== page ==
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What is Glass Jewelry?

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  • Written By: Sheri Cyprus
  • Edited By: C. Wilborn
  • Last Modified Date: 14 November 2016
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Glass jewelry can be formed in many different ways. It is all made from glass, but each technique forms a distinctly different look in earrings, bracelets, and necklaces. Glass jewelry making is thought to date back as early as the 9th century in Italy, when beads were traded from Rome and Venice to neighboring countries. The old Italian decorative glass techniques of millefiori and lampworking are still used in fashionable jewelry designs today.

Millefiori and lampwork glass jewelry are often defined as being Murano after the Italian city of the same name where the techniques were perfected. Lampwork is the technique of heating rods and applying melted glass to them. Many different textures and patterns can be created; lampwork beads are especially popular in the glass beading types of jewelry making. A torch is used to melt the glass, while hand tools are applied to twist and form the melted material into different layers. Lampwork beads often feature small dots of glass on top of detailed and multi-colored patterns.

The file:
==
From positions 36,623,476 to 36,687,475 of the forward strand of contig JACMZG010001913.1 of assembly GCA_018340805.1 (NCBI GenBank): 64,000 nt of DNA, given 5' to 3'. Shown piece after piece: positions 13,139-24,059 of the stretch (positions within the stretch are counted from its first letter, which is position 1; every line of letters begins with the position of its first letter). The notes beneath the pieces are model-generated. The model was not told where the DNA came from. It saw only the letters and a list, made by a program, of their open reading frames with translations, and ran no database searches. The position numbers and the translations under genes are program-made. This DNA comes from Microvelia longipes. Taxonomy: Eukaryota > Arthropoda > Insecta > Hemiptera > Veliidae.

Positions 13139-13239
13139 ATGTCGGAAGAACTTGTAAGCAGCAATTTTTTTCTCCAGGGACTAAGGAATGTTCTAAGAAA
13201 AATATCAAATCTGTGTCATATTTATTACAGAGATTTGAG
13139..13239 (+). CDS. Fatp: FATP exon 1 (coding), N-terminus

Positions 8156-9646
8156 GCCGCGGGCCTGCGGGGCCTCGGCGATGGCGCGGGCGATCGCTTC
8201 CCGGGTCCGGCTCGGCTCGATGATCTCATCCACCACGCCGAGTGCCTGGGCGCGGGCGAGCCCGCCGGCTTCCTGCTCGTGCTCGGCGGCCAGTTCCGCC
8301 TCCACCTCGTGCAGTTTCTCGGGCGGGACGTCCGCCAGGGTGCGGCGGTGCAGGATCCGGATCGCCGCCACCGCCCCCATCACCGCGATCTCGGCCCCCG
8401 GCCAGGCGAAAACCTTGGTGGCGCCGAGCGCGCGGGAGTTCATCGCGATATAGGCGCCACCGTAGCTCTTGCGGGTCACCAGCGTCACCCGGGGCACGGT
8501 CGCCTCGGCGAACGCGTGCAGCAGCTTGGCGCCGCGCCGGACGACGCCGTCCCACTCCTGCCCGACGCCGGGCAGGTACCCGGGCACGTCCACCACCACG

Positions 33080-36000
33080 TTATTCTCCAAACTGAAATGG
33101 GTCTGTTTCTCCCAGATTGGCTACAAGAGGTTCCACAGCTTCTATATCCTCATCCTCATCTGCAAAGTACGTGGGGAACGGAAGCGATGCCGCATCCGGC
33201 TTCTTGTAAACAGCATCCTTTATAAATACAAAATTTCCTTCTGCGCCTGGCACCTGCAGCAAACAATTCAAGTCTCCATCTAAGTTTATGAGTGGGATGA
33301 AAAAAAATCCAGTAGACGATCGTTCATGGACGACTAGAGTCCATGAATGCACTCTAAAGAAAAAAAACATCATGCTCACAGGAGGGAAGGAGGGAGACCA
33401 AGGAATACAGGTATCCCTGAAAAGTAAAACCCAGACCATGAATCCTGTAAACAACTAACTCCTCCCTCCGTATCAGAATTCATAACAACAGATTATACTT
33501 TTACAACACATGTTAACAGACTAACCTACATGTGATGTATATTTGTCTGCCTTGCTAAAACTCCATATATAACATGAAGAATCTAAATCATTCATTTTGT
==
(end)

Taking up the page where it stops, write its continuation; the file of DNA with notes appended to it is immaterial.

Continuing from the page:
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Millefiori means "a thousand flowers" in Italian. This glassmaking technique also has tiny details with many colors and patterns. The millefiori glass jewelry making process differs greatly from lampworking, however. Each lampwork bead is formed individually over a torch, while millefiori beads are sliced from a roll of heated glass rods. The millefiori artist combines different colors and sizes of glass rods before heating them to create one fused piece. The fused roll is then sliced into many beads.

In contrast to the multi-colored, highly detailed Italian glass beads used to make necklaces, bracelets, and earrings, there are many plain colored glass-beaded types of jewelry available. For example, sea glass is made naturally by the ocean. Collectors comb the beaches for it and jewelry makers form it into wearable art. Glass that ends up in the ocean gets tossed by water and sand; this process creates a frosted type of surface and smooth edges. Green, amber, and clear are most commonly seen in sea glass jewelry, but other colors are possible.

Dichronic glass is often used by jewelry designers. This type of glass features layers of metal oxide colors that create a crystal-like finish. Dichronic-coated glass jewelry is often seen in highly original, large pendants that look almost like ceramic, but have even more shades of color.

Glass styles of jewelry tend to be at least a little more expensive than plastic types. Glass jewelry usually looks much more elegant than plastic, however. Glass beads can be used to accent gemstones, while plastic pieces don't usually blend well with gems. A striking glass pendant, earrings, or bracelet can create a personal fashion statement in an otherwise plain outfit.

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